To be honest, replicators as a general concept are not that far from our current technology. On one hand, we have 3d printers with ever widening range of materials they can work with. On the other, we can directly control placement of single atoms using scanning-tunneling microscopes and you can do origami on DNA and get for example smiley faces or little dolphins with movable tails. Granted, those are not as quick or general as the Star Trek replicators, but this is not as unbelievable technology as one might think.
    Last edited by Radar; 2020-10-23 at 09:22 AM.
    In a war it doesn't matter who's right, only who's left.

  28. - Top - End - #58
    Firbolg in the Playground
    Join Date
    Feb 2013

    Default Re: What loss rate of starships would prevent interstellar shipping?

    Well, we've only been doing this for, what, 6 years? 7? They've had a few centuries to work out the kinks.

  29. - Top - End - #59
    Titan in the Playground
    Join Date
    Feb 2014
    Location
    Denmark
    Gender
    Male

    Default Re: What loss rate of starships would prevent interstellar shipping?

    Quote Originally Posted by Radar View Post
    To be honest, replicators as a general concept are not that far from our current technology. On one hand, we have 3d printers with ever widening range of materials they can work with. On the other, we can directly control placement of single atoms using scanning-tunneling microscopes and you can do origami on DNA and get for example smiley faces or little dolphins with movable tails. Granted, those are not as quick or general as the Star Trek replicators, but this is not as unbelievable technology as one might think.
    Those things have precisely zero comparison to replicators. Replicators produce matter from energy, rather than shift matter around. We are children playing with Dublo bricks, thinking we're gods.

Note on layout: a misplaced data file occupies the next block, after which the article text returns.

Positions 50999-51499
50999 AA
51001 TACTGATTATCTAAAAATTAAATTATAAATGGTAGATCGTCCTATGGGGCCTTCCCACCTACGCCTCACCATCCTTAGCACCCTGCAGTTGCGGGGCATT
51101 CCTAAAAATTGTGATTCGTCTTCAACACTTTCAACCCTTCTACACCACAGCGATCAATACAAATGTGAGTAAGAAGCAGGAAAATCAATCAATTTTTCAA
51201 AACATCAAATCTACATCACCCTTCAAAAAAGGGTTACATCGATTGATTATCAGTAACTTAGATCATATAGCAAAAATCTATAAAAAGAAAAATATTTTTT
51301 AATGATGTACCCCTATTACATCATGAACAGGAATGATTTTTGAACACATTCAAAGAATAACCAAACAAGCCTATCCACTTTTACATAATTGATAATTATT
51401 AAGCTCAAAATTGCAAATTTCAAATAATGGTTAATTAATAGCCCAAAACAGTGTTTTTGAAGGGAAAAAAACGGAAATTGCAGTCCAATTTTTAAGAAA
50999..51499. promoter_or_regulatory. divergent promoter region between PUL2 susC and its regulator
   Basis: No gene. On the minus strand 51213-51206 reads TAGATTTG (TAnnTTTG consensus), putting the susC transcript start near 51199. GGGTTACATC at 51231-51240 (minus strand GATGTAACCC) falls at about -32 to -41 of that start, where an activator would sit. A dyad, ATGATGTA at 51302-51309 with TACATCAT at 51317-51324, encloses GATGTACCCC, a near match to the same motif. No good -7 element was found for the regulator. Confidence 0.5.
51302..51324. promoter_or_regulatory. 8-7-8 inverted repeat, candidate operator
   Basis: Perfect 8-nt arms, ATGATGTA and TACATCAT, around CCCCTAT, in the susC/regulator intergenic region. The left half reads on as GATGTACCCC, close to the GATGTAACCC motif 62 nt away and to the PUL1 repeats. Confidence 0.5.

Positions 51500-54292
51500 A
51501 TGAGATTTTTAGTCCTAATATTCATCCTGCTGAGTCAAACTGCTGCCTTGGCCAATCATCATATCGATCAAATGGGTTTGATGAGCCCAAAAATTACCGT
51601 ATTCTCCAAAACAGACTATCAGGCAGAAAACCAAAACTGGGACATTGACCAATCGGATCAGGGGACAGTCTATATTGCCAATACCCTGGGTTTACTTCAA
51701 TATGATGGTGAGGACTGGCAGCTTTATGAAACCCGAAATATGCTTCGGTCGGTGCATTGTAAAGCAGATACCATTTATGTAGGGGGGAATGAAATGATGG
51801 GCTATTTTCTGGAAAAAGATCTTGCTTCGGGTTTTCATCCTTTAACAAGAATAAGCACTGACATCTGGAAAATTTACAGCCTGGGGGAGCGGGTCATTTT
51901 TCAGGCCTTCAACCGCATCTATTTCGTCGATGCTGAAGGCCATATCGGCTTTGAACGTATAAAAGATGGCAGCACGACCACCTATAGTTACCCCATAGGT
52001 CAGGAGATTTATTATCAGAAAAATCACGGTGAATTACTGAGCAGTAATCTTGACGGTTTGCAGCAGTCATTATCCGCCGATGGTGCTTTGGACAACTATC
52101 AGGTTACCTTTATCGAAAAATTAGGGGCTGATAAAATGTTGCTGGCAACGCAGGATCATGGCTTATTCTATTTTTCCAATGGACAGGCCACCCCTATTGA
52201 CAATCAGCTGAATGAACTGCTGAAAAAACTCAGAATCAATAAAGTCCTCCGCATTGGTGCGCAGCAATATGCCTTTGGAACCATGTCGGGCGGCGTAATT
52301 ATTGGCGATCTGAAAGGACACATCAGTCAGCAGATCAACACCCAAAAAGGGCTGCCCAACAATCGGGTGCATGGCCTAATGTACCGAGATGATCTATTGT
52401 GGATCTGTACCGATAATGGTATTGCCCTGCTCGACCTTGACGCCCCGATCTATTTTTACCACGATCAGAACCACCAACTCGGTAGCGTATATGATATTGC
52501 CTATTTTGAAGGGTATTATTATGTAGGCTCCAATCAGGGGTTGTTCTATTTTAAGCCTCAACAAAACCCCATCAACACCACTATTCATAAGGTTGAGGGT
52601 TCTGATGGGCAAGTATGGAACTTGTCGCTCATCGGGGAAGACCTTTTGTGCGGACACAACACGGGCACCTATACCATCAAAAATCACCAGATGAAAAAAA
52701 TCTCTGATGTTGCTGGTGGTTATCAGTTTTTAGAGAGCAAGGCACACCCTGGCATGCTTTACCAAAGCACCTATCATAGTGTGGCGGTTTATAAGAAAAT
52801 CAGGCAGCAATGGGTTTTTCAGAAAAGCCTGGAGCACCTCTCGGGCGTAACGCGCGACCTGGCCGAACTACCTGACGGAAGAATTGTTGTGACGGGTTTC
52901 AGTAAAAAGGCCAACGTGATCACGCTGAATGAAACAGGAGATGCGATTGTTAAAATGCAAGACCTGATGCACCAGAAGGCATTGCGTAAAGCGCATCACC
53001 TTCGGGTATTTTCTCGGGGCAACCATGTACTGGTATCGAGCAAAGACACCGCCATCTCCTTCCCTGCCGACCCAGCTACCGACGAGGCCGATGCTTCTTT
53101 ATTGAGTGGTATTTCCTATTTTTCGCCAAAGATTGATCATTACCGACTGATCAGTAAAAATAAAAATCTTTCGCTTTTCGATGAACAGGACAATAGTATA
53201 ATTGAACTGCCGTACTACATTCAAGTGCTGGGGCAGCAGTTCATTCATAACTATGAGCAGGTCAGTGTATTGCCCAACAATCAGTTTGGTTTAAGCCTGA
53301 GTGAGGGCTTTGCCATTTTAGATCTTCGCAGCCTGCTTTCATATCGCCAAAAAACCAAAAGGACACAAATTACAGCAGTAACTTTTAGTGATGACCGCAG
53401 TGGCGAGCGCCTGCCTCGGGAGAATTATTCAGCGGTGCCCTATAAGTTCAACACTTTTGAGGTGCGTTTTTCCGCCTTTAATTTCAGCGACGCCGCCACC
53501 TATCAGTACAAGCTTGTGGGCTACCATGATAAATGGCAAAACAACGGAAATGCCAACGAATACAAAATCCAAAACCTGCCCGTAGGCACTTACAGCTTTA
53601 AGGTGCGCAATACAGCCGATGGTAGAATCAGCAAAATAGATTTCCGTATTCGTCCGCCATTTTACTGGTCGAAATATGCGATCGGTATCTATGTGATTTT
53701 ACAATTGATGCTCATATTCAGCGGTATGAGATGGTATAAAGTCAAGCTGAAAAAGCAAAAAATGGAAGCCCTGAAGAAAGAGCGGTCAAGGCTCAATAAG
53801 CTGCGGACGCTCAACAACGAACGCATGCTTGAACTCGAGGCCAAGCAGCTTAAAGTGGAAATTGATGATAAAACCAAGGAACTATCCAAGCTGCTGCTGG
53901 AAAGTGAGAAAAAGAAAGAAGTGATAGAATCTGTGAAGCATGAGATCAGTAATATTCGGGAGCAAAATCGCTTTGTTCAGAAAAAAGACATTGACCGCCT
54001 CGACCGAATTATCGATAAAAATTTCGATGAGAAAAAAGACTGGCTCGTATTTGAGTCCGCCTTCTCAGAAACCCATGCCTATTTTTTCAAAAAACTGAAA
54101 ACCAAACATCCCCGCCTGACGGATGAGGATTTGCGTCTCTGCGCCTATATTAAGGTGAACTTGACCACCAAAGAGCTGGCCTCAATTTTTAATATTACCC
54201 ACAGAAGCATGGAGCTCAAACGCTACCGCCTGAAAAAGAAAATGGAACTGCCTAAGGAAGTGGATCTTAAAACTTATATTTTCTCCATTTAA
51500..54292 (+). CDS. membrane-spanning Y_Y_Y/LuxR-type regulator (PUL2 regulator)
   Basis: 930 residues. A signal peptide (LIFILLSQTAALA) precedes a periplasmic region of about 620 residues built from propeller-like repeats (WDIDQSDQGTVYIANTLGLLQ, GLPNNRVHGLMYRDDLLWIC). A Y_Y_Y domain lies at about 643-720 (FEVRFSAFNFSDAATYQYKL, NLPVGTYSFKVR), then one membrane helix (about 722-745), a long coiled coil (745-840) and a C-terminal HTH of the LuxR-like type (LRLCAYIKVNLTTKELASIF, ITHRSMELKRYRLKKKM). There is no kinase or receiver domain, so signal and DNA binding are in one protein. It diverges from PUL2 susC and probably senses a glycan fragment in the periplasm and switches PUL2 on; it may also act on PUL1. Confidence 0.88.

30. - Top - End - #60
    Barbarian in the Playground
     
    OldWizardGuy

    Join Date
    Nov 2010
    Location
    California
    Gender
    Male

    Default Re: What loss rate of starships would prevent interstellar shipping?

    I think in one of the later Foundation books (Prelude to Foundation, maybe?), Asimov said that Trantor, the galaxy's capital, was importing ~all its food in the years prior to the start of the original Foundation.

    Over the centuries, to support the growing bureaucracy, the original capital city had grown and grown and now completely covered the planet -- it was, at this point, a single planet-wide, miles-tall mega-building, housing hundreds of billions (trillions?) of people. There's no longer any land on which to grow crops, and so they import food. There's a constant stream of shipping vessels from multiple farming worlds, enough to feed those hundreds of billions of people.

    You could argue that they could have managed to grow food in hydroponic bays, using energy from fusion reactors or whatever. But I do think it's important to consider that people don't design a system from scratch. Once they've started importing large amounts of food, it's going to be difficult to switch over. Building hydroponic farms would mean building more structures (or excavating deeper), and maybe building more reactors, so there's a big startup cost that the existing import flows don't have. Plus, once profitable businesses are established, that profit gives them influence, which they will often use to keep the status quo. I could see the importers lobbying for super-strict regulations on hydroponic farms on Trantor (in the name of safety, of course) to make it difficult for competitors to start up.

    So, sometimes the answer is just that "That's the way we've always done it" and it's not bad enough for people to force a change. (And in the case of Foundation, by the time it got that bad, it was too late to fix anything -- the Empire collapsed and the people of Trantor presumably starved before they could switch to a more resilient system.)

Posting Permissions

  • You may not post new threads
  • You may not post replies
  • You may not post attachments
  • You may not edit your posts
  •